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Attendance System

Student Attendance System Based On Fingerprint Recognition and One-to-Many Matching A thesis submitted in partial ful? llment of the requirements for the degree of Bachelor of Computer Application in Computer Science by Sachin (Roll no. 107cs016) and Arun Sharma (Roll no. 107cs015) Under the guidance of : Prof.

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R. C. Tripathi Department of Computer Science and Engineering National Institute of Technology Rourkela Rourkela-769 008, Orissa, India 2 . Dedicated to Our Parents and Indian Scienti? c Community . 3 National Institute of Technology Rourkela Certi? cate

This is to certify that the project entitled, ‘Student Attendance System Based On Fingerprint Recognition and One-to-Many Matching’ submitted by Rishabh Mishra and Prashant Trivedi is an authentic work carried out by them under my supervision and guidance for the partial ful? llment of the requirements for the award of Bachelor of Technology Degree in Computer Science and Engineering at National Institute of Technology, Rourkela. To the best of my knowledge, the matter embodied in the project has not been submitted to any other University / Institute for the award of any Degree or Diploma.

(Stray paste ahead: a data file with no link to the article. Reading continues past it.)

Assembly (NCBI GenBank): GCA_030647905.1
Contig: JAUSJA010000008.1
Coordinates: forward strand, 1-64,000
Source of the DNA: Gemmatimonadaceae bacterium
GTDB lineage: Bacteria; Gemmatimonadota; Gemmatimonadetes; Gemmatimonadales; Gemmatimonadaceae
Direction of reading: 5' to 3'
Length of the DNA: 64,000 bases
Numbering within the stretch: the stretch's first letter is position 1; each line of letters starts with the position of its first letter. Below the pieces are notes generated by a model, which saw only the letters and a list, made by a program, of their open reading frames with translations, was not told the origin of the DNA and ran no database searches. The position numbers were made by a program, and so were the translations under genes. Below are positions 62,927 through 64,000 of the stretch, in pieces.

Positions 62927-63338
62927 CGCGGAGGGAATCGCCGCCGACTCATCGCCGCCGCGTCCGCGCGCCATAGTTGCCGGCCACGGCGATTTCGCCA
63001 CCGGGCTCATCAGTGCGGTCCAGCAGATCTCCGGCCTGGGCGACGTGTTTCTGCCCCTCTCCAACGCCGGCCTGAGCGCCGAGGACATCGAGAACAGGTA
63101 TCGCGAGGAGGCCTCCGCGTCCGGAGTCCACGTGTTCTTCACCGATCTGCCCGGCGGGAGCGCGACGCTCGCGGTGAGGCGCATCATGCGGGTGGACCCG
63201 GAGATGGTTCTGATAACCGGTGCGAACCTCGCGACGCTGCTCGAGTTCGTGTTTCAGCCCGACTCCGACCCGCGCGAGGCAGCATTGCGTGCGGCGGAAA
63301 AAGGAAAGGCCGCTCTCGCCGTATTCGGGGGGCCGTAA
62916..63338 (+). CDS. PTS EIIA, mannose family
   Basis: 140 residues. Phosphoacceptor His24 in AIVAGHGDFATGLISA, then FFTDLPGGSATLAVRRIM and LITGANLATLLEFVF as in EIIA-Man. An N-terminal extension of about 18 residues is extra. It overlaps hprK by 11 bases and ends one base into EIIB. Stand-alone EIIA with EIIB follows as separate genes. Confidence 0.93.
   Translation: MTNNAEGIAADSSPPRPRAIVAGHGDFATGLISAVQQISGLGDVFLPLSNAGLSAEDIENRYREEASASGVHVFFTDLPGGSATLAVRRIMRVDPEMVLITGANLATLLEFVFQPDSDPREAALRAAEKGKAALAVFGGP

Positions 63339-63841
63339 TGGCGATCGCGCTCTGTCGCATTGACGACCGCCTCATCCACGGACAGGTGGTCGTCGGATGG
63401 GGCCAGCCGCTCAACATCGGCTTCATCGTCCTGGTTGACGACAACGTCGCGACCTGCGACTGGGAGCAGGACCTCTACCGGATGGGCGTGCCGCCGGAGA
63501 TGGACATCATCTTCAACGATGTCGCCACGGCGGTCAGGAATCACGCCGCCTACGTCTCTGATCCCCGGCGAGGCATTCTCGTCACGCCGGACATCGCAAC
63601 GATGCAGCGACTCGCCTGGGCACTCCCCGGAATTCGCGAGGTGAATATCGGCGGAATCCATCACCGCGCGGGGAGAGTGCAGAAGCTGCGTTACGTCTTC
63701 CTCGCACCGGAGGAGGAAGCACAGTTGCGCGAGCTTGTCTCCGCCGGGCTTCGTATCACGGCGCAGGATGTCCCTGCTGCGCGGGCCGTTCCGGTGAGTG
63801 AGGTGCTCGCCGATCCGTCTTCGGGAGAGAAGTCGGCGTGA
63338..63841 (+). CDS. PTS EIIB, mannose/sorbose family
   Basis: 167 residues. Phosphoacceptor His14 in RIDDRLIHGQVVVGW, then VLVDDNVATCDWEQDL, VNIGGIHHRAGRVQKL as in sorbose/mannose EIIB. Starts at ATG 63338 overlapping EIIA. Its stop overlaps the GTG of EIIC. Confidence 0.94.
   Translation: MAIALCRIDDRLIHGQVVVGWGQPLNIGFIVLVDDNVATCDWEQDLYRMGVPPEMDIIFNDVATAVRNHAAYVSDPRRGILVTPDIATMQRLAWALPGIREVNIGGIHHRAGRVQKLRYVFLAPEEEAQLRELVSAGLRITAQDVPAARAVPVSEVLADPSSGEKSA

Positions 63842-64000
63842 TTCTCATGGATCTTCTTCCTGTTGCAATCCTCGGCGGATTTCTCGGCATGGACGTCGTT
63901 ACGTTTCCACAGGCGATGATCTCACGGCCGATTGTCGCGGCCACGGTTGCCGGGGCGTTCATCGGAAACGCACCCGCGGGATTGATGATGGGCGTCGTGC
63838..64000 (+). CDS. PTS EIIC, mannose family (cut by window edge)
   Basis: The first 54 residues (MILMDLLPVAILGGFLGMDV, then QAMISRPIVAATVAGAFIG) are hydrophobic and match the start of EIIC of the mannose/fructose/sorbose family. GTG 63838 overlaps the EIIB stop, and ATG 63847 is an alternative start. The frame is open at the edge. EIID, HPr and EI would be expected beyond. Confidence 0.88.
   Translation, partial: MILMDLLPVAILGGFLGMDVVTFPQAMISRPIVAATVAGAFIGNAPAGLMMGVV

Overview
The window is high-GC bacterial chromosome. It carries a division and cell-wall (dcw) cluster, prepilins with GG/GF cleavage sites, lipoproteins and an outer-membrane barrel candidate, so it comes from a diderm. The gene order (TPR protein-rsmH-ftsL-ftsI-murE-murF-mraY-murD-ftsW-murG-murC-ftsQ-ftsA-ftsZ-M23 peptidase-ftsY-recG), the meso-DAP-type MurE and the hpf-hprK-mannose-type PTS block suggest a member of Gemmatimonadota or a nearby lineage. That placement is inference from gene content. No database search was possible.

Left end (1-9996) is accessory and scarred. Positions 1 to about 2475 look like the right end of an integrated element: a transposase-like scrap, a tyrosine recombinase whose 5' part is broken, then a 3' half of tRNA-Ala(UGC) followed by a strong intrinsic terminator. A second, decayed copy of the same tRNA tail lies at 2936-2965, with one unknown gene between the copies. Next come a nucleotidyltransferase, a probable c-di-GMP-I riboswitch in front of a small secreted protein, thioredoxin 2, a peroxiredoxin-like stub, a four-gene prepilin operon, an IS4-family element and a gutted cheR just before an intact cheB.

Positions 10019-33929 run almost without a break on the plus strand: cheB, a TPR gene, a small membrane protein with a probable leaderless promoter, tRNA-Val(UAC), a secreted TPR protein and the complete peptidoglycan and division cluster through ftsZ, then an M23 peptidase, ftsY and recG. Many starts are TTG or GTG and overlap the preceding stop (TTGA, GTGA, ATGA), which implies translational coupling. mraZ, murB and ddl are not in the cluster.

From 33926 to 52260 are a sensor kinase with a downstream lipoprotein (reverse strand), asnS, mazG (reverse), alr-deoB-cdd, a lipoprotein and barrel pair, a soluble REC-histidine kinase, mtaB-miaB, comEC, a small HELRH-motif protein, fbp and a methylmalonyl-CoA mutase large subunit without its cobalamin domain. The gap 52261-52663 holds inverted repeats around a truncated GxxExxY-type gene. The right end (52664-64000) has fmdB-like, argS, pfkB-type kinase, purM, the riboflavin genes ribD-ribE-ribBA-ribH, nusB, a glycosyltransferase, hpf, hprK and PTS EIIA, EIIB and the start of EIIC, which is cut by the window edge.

Date – 9/5/2011 Rourkela (Prof. B. Majhi) Dept. of Computer Science and Engineering 4 Abstract Our project aims at designing an student attendance system which could e? ectively manage attendance of students at institutes like NIT Rourkela. Attendance is marked after student identi? cation. For student identi? cation, a ? ngerprint recognition based identi? cation system is used. Fingerprints are considered to be the best and fastest method for biometric identi? cation. They are secure to use, unique for every person and does not change in one’s lifetime. Fingerprint recognition is a mature ? ld today, but still identifying individual from a set of enrolled ? ngerprints is a time taking process. It was our responsibility to improve the ? ngerprint identi? cation system for implementation on large databases e. g. of an institute or a country etc. In this project, many new algorithms have been used e. g. gender estimation, key based one to many matching, removing boundary minutiae. Using these new algorithms, we have developed an identi? cation system which is faster in implementation than any other available today in the market. Although we are using this ? ngerprint identi? cation system for student identi? ation purpose in our project, the matching results are so good that it could perform very well on large databases like that of a country like India (MNIC Project). This system was implemented in Matlab10, Intel Core2Duo processor and comparison of our one to many identi? cation was done with existing identi? cation technique i. e. one to one identi? cation on same platform. Our matching technique runs in O(n+N) time as compared to the existing O(Nn2 ). The ? ngerprint identi? cation system was tested on FVC2004 and Veri? nger databases. 5 Acknowledgments We express our profound gratitude and indebtedness to Prof. B.